Africa-Press – Angola. Pride in London is celebrating five decades of annual marches and festivities to celebrate the LGBTQ+ community.
The central London parade returns, on Saturday, after a two-year hiatus due to the coronavirus pandemic.
About 2,000 people joined the first UK Gay Pride Rally, in London, on 1 July 1972, the nearest Saturday to the third anniversary of the Stonewall riots against a police raid at a gay bar in Manhattan.
Now, more than one million celebrate Pride in the UK’s capital – and there are events all over the world.
Bishopsgate Institute’s Special Collections and Archives holds one of the most extensive collections on LGBTQ+ history, politics and culture in the UK, including:
the Lesbian and Gay Newsmedia Archive, more than 300,000 press cuttings and about 10,000 LGBTQ+ titles, from academic works, biographies, fiction and poetry to pulp fiction more than 10,000 images of Pride, from the first march to the present day
Manager Stef Dickers told BBC News: “Recording and archiving LGBTQ+ history is vital to inform, inspire and empower future generations about their own history.
“We have missing voices from LGBTQ+ people in the historical narrative, due to the struggles and oppression the community has faced over the decades.
“It is so important that our histories are recorded now to celebrate how far we have come in visibility and hard-won freedoms but also to warn and arm the community for any future struggles.”
On the first march, Ted Brown – pictured above (left) with campaigner Peter Tatchell (right) – told BBC News, “there were men kissing men, men kissing what looked like men in drag and there were women kissing women and women kissing men in drag and vice versa.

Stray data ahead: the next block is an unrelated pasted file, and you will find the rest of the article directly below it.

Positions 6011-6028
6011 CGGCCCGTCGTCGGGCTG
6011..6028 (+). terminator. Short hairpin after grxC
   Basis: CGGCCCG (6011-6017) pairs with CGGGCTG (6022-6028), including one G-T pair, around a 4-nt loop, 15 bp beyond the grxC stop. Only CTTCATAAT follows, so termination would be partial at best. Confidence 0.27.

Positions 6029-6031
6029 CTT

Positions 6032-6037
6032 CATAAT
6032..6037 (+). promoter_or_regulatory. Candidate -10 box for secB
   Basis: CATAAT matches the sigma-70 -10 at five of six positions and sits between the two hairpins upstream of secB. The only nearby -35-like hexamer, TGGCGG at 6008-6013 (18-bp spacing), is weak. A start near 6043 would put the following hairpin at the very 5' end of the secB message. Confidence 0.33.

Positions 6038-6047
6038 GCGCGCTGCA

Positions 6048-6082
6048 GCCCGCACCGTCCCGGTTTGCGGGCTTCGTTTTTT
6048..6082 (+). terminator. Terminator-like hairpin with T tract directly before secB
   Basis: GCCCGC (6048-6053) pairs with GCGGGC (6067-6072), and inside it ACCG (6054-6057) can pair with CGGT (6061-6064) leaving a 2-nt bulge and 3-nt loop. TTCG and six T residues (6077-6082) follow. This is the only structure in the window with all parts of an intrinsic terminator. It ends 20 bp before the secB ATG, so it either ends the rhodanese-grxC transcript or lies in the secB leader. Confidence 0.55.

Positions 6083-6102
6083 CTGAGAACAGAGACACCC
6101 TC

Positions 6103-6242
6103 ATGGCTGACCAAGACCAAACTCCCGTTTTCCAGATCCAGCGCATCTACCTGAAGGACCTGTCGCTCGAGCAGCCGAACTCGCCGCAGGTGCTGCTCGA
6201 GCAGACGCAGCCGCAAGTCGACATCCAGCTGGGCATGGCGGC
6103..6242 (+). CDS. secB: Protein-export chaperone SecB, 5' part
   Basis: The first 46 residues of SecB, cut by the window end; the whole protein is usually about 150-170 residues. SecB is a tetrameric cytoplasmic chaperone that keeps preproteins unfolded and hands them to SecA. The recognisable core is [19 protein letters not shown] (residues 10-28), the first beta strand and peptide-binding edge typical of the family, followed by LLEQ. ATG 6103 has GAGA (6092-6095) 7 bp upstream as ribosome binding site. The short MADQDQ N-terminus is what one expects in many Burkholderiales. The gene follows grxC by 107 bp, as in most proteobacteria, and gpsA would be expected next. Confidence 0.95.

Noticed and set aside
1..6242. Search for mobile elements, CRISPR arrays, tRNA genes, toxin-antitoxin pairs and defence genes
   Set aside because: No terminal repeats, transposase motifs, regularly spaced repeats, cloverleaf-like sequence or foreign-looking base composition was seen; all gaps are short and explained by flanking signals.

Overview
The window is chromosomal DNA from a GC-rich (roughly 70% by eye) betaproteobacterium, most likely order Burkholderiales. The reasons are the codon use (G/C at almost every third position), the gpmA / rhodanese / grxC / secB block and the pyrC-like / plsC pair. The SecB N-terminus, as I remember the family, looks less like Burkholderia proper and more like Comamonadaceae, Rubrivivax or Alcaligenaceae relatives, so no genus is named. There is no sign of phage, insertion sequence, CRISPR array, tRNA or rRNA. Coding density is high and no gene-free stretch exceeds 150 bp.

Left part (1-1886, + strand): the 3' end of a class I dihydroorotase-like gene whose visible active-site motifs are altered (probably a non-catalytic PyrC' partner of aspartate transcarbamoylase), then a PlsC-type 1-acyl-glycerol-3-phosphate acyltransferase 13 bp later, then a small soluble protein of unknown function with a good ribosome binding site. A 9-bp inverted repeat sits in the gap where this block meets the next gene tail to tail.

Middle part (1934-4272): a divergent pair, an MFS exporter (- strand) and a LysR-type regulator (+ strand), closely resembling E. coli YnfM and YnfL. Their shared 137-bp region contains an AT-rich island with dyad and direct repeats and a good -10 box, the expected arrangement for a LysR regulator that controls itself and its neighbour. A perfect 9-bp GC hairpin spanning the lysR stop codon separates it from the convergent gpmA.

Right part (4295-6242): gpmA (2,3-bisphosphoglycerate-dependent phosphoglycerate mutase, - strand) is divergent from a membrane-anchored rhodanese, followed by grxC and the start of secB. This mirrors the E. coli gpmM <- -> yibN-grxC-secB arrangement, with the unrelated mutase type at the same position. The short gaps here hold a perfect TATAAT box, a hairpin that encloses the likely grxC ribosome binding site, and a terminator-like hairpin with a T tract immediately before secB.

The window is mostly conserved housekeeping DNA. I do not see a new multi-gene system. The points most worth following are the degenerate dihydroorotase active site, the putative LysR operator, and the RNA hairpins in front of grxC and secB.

“It was a declaration of freedom, declaration of rights,” he said.
“We did that in front of the police, almost as a challenge.
“Fortunately, nobody got arrested.”
Gay Pride Week, in 1976, saw a picnic in Victoria Gardens, by the Houses of Parliament.
Many of the images have never been publicly displayed.
“These kind of photo archives don’t exist elsewhere in this size and scope,” Mr Dickers said.
“Photo agencies hold images of Prides taken by press photographers – but these archives are photographers from the LGBTQ+ community photographing the community.
“This is powerful.”
Section 28 of the Local Government Act 1988, which meant schoolteachers were not allowed to “promote” gay relationships, was repealed in 2003.
The 1981 Pride march was moved to Huddersfield, in support of the Gemini Club, which police had called “a cesspit of filth”.
In 1983, the march was renamed Lesbian and Gay Pride.
In 2017, Mr Tatchell told the BBC’s Newsround: “We have made fantastic progress.
“Compared to two decades ago, Britain is almost a different country.
“All the main anti-gay laws have been abolished.
“We are now one of the best countries in the world for gay equality.”
Today, it is illegal to discriminate against somebody because of their sexuality or gender – although, many gay people face discrimination in their daily lives.
“There is big progress – but more needs to be done,” Mr Tatchell said.
“Public attitudes are much more supportive – although, there are still families who reject their gay children.
“We still have too much homophobic hate crime, many kids are still bullied and a lot of schools don’t have an anti-bullying programme that specifically addresses anti-gay issues.
“We want to get to a situation where no-one cares what sexuality you are, where we accept the person and their right to love whoever they wish – male, female, both or neither.”
Drag queen Lily Savage (Paul O’Grady, above centre) attended Pride in 1992.
“New additions to our archive arrive almost daily and we would recommend anyone to get in touch who wants to record and document their own LGBTQ+ history,” Mr Dickers said.
“As this year is such an important milestone, we hope people will share images of what Pride means to them, through our People’s Pride gallery.
“This could be attending the official Pride festivities but also other moments of joy and celebration that make them feel proud to be who they are.
“It’s also not limited to London and we’d be delighted for people to contribute from all over the UK.”